Via Red Room: The polka dotted history of one author's favorite character name
This week Red Room is encouraging authors to blog about favorite character names, and I happen to have a great one, so I thought I'd cross post.
The summer I was twelve, I went through a serious Michener phase, and my favorite book by far was his sweeping epic Hawaii. The religious themes particularly resonated with me; I'd gone to super strict parochial school since first grade, and it was really beginning to rub me the wrong way. So I was particularly moved and enlightened by the part about the "farm of bitterness" in which the starched evangelist, Abner Hale wins the selfless hand of beautiful, brave Jerusha Bromley, who accompanies him on his mission to the islands and emerges as the true example of what Christianity is supposed to be (if only Christians would give it a try) before she dies in the measles epidemic brought to the natives by their generous benefactors.
I subsequently saw Julie Andrews as Jerusha in the movie version of Hawaii, which homed in on the same segment of the book, and I decided right then and there: "Someday I will have a daughter. And her name will be Jerusha!"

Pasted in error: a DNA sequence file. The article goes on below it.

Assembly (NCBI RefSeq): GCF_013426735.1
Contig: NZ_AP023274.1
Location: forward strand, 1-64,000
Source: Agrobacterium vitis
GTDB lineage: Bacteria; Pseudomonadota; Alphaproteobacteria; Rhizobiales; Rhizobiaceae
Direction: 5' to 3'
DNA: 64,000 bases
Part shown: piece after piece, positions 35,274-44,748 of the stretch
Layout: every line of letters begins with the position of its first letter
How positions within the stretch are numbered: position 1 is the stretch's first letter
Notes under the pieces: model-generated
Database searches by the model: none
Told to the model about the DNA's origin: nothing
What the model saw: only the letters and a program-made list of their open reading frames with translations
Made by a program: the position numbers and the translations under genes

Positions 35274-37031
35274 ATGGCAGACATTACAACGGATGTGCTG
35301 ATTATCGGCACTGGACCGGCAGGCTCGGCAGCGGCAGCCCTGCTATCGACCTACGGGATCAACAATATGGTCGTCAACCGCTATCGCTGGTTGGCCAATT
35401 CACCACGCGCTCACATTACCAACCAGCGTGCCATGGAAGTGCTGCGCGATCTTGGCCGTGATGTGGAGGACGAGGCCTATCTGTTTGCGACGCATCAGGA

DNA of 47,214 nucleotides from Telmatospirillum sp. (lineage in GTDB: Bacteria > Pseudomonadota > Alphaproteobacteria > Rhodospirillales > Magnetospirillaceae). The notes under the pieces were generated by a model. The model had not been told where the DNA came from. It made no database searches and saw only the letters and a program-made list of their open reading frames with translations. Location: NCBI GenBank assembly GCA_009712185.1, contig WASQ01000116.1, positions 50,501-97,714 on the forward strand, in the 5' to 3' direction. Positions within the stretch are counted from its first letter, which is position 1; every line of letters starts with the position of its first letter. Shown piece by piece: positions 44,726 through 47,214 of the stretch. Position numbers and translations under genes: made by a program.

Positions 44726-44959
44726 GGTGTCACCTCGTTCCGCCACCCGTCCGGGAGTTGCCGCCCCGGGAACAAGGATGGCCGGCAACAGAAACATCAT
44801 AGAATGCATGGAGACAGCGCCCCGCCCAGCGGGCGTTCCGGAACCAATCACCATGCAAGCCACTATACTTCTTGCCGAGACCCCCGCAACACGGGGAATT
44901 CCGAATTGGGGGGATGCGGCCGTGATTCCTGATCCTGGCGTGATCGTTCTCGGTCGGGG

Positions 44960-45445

Of course, I forgot about it over the years, but when I was pregnant with my daughter, my husband and I were driving through the hinterlands of Montana, and we passed a fishing access marked with a green forest service sign: JERUSHA GULCH. A bolt from the blue! A sign from God! My own Jerusha was born a few months later, beautiful and brave -- with the added advantage of measles vaccine.
When Jerusha was twelve, she informed me that her goal was to someday build a time machine, return to that fishing access circa 1989 and replace the sign with one that says: HEY, YOU HIPPIES! NAME YOUR KID SOMETHING NORMAL!
She has to pronounce it for people twice, three times, spell it out. Teachers would roll call her "Joshua" every year on the first day of school. It's different, which made it hard for her to love until she learned to love everything else about herself that makes her unique. At 21, she's grown into it. Last year, she traveled alone to Cambodia to join a Habitat for Humanity project in Phnom Penh. I tucked a copy of "Hawaii" in her duffle bag before she left.